What Was Lost
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By François Mauriac
What Was Lost, first published in French in 1930, sets the stage for Mauriac’s masterful novel The Dark Angels. Mauriac sketches the characters of Alain Forcas and his sister, Tota, against the backdrop of the disintegrating marriage of the duplicitous Hervé and the ailing Irène. Confronted with dysfunctional family dynamics, frustrated careers, and the persistent, anxious search for the presence of God in the modern world, the men and women in What Was Lost strive for meaning and happiness even as they vie against one another in selfishness and deceit. Fraught with tension and melancholy, What Was Lost marks an early, excellent effort of the Nobel Prize-winning Mauriac to bring his artistic philosophy to life in fiction.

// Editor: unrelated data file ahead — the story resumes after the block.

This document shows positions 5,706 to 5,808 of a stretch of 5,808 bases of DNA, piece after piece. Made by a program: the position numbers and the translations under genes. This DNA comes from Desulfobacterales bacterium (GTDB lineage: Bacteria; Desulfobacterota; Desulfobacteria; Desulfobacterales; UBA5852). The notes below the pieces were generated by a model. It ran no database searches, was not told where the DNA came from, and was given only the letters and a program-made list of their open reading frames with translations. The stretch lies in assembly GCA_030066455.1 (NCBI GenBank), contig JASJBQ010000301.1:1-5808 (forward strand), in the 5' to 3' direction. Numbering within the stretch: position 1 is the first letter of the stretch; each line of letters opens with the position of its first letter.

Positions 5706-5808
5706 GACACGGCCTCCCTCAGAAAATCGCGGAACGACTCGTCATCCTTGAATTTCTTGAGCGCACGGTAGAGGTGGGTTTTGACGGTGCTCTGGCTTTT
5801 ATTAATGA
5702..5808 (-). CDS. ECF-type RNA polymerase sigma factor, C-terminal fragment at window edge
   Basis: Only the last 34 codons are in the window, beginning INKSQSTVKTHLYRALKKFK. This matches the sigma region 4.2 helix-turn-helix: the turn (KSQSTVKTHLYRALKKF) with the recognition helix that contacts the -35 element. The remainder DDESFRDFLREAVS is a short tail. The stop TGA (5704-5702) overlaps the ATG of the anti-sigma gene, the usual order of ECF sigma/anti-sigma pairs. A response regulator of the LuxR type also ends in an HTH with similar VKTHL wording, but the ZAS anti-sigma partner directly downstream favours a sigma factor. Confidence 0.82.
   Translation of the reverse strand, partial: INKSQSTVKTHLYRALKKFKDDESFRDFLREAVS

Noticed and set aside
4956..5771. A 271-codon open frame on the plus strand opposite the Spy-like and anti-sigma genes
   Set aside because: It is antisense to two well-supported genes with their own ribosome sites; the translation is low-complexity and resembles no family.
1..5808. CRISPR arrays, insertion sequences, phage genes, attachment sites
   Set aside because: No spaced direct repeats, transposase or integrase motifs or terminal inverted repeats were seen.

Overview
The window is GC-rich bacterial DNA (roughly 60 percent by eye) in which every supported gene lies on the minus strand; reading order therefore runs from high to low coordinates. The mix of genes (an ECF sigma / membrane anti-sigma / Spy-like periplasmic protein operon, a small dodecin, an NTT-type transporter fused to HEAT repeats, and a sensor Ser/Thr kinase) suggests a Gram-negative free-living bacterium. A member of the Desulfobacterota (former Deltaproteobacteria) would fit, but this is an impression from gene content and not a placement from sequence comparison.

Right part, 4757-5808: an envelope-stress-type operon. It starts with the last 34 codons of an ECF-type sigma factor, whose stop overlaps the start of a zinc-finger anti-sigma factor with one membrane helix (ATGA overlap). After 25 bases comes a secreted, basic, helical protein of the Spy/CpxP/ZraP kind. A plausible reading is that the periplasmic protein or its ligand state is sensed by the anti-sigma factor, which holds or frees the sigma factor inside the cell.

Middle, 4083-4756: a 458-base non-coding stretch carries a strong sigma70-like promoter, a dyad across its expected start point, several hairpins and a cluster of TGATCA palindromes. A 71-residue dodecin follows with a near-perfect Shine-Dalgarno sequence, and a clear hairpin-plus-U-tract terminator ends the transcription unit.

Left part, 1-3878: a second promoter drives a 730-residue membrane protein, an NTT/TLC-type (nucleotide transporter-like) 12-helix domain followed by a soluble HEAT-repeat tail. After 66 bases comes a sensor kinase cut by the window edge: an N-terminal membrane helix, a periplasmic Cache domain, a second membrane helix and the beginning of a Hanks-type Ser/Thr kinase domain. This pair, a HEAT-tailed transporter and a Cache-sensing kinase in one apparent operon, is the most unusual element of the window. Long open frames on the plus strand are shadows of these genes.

François Mauriac (1885–1970) was a French, Roman Catholic novelist, poet, critic, and journalist. Critically acclaimed and respected, Mauriac received the Grand Prix du roman de l’Académie française for his novel The Desert of Love; was awarded the Grand Cross of the Légion d’honneur; and named laureate of the 1952 Nobel Prize in Literature.